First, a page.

Most companies with pension plans will be exempt from Ontario’s new provincial pension plan. The Ontario plan will require companies to pay premiums of 1.9% salary for each employee, up to $1,643 a year, and workers will pay an equal amount.

Premier Kathleen Wynne clarified the exemption rules, which will be phased in starting in 2017 with larger employers. Companies with pensions that deduct at least 8% of an employee’s salary would be exempt from the Ontario plan, as long as the employer contributes at least 4%.

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The Ontario Chamber of Commerce (OCC) says it’s encouraged by the government’s decision, as well as the news to have a longer phase-in period, which will help many Ontario businesses transition into the plan.

Still, employers remain wary of the introduction of a new pension plan at a time when the cost of doing business in Ontario continues to rise.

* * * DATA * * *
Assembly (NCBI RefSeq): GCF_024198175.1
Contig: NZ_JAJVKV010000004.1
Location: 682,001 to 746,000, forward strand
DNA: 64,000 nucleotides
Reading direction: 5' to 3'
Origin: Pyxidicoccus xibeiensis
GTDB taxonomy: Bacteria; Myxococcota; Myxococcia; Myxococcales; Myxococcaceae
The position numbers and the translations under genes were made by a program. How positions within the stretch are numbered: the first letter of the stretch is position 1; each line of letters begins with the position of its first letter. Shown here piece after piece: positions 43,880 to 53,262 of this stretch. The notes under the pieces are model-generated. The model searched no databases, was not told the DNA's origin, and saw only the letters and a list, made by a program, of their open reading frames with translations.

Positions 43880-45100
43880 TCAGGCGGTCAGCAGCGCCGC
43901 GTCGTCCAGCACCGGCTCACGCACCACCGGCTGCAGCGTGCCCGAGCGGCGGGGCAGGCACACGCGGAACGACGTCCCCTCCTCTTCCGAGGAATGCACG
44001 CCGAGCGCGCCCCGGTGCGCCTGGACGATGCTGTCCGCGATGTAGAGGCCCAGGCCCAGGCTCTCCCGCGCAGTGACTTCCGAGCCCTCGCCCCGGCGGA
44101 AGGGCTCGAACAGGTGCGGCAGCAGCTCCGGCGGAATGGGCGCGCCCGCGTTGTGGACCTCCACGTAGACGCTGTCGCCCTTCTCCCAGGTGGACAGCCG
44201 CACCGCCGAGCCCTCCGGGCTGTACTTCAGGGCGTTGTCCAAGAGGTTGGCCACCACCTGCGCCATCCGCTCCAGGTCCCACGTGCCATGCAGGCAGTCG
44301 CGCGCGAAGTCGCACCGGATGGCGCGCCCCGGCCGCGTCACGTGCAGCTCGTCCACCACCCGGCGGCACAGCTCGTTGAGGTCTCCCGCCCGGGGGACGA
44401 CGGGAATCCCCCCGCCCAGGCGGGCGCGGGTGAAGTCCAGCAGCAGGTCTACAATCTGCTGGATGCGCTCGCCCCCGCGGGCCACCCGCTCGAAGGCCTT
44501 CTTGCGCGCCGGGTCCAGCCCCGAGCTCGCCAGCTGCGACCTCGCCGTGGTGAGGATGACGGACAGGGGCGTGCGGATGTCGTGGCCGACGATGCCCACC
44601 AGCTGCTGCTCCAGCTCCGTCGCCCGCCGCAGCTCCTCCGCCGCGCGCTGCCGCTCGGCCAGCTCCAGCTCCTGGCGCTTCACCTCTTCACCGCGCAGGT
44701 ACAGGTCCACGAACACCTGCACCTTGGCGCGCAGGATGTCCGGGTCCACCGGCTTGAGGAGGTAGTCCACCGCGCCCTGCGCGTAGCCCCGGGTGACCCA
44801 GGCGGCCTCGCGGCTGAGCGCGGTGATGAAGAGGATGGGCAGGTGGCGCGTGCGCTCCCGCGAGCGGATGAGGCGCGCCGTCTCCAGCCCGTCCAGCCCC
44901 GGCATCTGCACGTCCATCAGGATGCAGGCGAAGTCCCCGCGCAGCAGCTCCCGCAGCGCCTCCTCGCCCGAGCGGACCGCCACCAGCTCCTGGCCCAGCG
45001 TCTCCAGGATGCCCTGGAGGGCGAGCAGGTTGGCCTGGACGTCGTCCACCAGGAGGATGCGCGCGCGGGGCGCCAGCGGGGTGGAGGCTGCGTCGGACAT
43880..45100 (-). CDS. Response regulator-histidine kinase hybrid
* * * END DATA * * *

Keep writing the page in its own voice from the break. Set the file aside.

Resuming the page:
The OCC warns that in its current form, the ORPP will raise costs for the majority of businesses who operate in the province, including those employers that offer non-comparable plans like group RRSPs. Recent OCC survey data indicates that if faced with mandatory increased contributions under the ORPP, 44% of businesses would reduce their current payroll or hire fewer employees in the future.

“”We remain deeply concerned about the cumulative burden facing Ontario employers,” says Allan O’Dette, president & CEO of the OCC. “Rising electricity prices, the introduction of a cap and trade system, and the ORPP will further add to the cost of doing business in Ontario. This is why we have asked the government to conduct and publicly release the results of an economic impact analysis of their proposed pension plan.”

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Ontario passed legislation in April to create the provincial pension for more than three million people who do not have a workplace pension, but the federal government is refusing to help in any way.

Wynne and Prime Minister Stephen Harper have engaged in a war of words during the federal election campaign over Ontario’s pension plan, which Harper warns will kill jobs by increasing costs on businesses.

Wynne says Harper was playing politics and vowed to proceed without Ottawa’s help, but admits it will cost more to set up the provincial plan without federal assistance.

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